We caught up with Archaia Founder Mark Smylie to ask questions regarding a certain comics workshop next week…
Mark Smylie is the founder of Archaia and the creator of the award-winning title, Artesia, and next week he’ll be helping give a workshop hosted by the Emily Carr University of Art and Design. It’s part of a week-long series of workshops called the Comix Institute, culminating with the day-long Emily Con!
Why did you agree to participate in the workshop?
MARK: I’ve known Durwin Talon, who is organizing the workshop, for many years, and I’ve always been impressed by his efforts to mentor students and aspiring creators. He’s put together a nice crew for the workshops and “Emily Con,” including Dave Dorman, Scott Hampton, and Chris Moeller, so I was happy to join in. Academic environments that encourage students to explore narrative storytelling are still fairly uncommon so I think we have a duty and obligation to support them when they exist.
Tell us about the workshop. What kind of information will you be teaching?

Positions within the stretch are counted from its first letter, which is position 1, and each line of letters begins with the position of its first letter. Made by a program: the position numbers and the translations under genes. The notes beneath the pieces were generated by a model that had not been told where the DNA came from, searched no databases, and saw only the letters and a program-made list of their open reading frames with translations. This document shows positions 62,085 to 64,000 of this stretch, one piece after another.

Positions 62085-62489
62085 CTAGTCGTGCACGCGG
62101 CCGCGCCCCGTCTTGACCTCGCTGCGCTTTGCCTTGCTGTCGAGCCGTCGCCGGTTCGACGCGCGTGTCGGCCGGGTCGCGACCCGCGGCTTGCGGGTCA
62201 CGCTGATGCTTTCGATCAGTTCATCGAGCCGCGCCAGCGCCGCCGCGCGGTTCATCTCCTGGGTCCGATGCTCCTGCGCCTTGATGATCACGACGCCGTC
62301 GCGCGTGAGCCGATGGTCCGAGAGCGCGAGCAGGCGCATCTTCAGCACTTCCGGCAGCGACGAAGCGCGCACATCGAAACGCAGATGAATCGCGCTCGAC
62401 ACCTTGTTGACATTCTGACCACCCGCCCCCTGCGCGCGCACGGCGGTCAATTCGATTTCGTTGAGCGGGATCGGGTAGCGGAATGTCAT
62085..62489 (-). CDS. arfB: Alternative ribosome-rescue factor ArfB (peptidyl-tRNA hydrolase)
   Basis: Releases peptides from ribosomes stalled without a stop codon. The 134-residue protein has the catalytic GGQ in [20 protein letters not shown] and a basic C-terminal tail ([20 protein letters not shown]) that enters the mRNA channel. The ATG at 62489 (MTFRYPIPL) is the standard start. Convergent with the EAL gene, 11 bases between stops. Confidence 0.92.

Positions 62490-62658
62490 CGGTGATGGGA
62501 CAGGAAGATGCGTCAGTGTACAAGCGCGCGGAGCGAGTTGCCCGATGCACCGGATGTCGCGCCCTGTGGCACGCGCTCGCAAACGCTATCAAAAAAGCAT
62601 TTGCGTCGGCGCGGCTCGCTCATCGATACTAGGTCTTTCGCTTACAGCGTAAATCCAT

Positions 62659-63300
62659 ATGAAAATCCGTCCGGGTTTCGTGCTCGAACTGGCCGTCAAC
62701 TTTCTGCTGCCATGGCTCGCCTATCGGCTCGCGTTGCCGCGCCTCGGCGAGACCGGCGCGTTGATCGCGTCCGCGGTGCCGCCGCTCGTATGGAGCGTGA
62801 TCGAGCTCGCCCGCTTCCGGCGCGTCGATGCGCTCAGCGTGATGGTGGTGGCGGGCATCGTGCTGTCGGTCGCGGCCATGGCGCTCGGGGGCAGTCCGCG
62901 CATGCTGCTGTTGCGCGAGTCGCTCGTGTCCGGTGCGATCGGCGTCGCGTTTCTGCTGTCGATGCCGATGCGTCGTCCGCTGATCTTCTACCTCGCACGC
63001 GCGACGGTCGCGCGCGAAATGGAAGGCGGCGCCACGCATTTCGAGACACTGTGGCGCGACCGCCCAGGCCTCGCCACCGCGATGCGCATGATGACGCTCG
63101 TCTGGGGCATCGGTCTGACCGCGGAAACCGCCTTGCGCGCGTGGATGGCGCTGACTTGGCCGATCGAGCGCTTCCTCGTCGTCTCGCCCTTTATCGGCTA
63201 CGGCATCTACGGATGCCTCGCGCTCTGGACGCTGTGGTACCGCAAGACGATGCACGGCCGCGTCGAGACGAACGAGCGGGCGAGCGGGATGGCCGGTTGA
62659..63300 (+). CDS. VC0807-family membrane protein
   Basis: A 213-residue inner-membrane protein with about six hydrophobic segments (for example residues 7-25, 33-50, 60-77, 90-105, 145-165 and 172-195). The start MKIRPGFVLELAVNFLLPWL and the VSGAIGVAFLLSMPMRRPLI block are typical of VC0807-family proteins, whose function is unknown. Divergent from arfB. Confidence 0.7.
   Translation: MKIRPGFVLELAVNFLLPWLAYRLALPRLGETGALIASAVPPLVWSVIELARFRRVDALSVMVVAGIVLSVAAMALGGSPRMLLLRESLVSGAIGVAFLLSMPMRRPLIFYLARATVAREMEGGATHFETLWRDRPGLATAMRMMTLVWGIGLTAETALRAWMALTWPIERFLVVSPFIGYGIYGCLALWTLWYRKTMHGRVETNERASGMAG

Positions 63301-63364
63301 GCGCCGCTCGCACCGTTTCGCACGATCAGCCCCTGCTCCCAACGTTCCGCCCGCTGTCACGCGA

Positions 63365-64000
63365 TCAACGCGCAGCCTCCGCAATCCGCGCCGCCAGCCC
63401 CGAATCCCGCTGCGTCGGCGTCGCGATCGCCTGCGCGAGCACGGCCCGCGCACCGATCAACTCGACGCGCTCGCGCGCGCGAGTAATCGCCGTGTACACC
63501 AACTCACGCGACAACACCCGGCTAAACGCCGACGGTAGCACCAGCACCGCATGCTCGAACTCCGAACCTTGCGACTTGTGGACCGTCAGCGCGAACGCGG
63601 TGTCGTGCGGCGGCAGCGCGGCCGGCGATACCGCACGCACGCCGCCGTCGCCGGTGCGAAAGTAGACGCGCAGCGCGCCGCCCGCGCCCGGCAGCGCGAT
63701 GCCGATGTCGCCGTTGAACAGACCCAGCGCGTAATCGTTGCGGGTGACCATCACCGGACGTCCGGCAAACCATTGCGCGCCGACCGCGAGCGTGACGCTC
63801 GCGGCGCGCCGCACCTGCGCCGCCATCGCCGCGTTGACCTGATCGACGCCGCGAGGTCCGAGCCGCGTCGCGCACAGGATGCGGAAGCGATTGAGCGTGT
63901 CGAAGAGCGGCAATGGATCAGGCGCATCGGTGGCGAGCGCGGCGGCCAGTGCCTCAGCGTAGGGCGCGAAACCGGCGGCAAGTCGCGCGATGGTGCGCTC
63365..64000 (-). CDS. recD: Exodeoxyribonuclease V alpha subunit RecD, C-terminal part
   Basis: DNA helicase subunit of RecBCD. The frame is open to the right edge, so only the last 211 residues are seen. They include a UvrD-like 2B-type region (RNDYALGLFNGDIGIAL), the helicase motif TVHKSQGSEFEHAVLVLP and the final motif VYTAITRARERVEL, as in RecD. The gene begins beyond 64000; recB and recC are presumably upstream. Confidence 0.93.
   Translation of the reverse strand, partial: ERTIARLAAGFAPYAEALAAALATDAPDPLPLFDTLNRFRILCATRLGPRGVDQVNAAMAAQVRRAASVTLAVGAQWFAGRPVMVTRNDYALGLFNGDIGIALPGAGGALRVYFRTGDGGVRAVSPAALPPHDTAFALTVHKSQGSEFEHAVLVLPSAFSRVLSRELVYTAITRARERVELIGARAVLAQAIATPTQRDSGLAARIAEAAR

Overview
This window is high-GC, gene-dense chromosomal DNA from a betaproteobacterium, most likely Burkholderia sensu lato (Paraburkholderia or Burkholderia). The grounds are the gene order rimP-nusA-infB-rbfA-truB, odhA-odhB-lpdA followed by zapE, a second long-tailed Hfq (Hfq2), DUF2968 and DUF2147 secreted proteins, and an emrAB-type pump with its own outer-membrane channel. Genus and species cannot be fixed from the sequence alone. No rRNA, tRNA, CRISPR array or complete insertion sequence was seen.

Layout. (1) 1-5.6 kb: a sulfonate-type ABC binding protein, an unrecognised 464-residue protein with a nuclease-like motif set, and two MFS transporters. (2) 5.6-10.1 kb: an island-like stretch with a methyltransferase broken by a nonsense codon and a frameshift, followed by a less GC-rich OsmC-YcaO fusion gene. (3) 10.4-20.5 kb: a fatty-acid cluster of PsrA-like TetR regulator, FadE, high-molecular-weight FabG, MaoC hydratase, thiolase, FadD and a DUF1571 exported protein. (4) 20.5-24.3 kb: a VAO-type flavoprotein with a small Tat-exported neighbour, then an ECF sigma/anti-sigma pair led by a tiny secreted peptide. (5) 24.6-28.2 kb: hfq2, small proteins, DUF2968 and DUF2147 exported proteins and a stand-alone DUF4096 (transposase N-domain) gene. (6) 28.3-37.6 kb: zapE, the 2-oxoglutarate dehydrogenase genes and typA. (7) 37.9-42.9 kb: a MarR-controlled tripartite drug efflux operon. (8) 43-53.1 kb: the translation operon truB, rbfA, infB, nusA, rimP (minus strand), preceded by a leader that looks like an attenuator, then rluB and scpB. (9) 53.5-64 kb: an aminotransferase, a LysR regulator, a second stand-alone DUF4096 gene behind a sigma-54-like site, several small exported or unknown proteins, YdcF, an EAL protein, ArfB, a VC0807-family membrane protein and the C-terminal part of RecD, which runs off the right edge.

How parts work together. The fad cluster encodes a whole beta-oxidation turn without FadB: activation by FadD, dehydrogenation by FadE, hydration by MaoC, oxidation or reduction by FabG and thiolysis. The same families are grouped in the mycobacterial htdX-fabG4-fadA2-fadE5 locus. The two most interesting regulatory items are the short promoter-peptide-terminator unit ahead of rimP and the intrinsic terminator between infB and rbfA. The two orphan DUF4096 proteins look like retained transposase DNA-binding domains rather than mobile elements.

MARK: The part that I’m helping with is a workshop called “Independent Comix,” which I’ll be doing with the illustrator Emily Carroll; Archaia has actually published some of her work in Josh Tierney’s fantasy quasi-anthology Spera. We’re mostly going to be walking the workshop participants through putting together comics stories from both a storytelling perspective and a mechanical sense (how to approach thinking of comics and graphic novels as digital and material objects and getting them ready for publication). And then we’ll probably also cover some of the ins and outs of the business side of publishing comics, including self-publishing, online and digital comics, submissions, and the comics marketplace. So it should hopefully be a “how to” workshop on a lot of different levels.
If you could give one tip to an independent aspiring comic artist/writer, what would it be?
MARK: Any arts or entertainment field is a pretty difficult path to find success in, so you have to absolutely love what you do. You’re going to hear “no” a lot more often than you hear “yes,” so you have to have the stomach and drive to get through the hard parts to get to the rewarding part, which is seeing your stories and ideas and art in front of readers.
Check out the full schedule of Mark’s and other workshops on the Emily Carr website!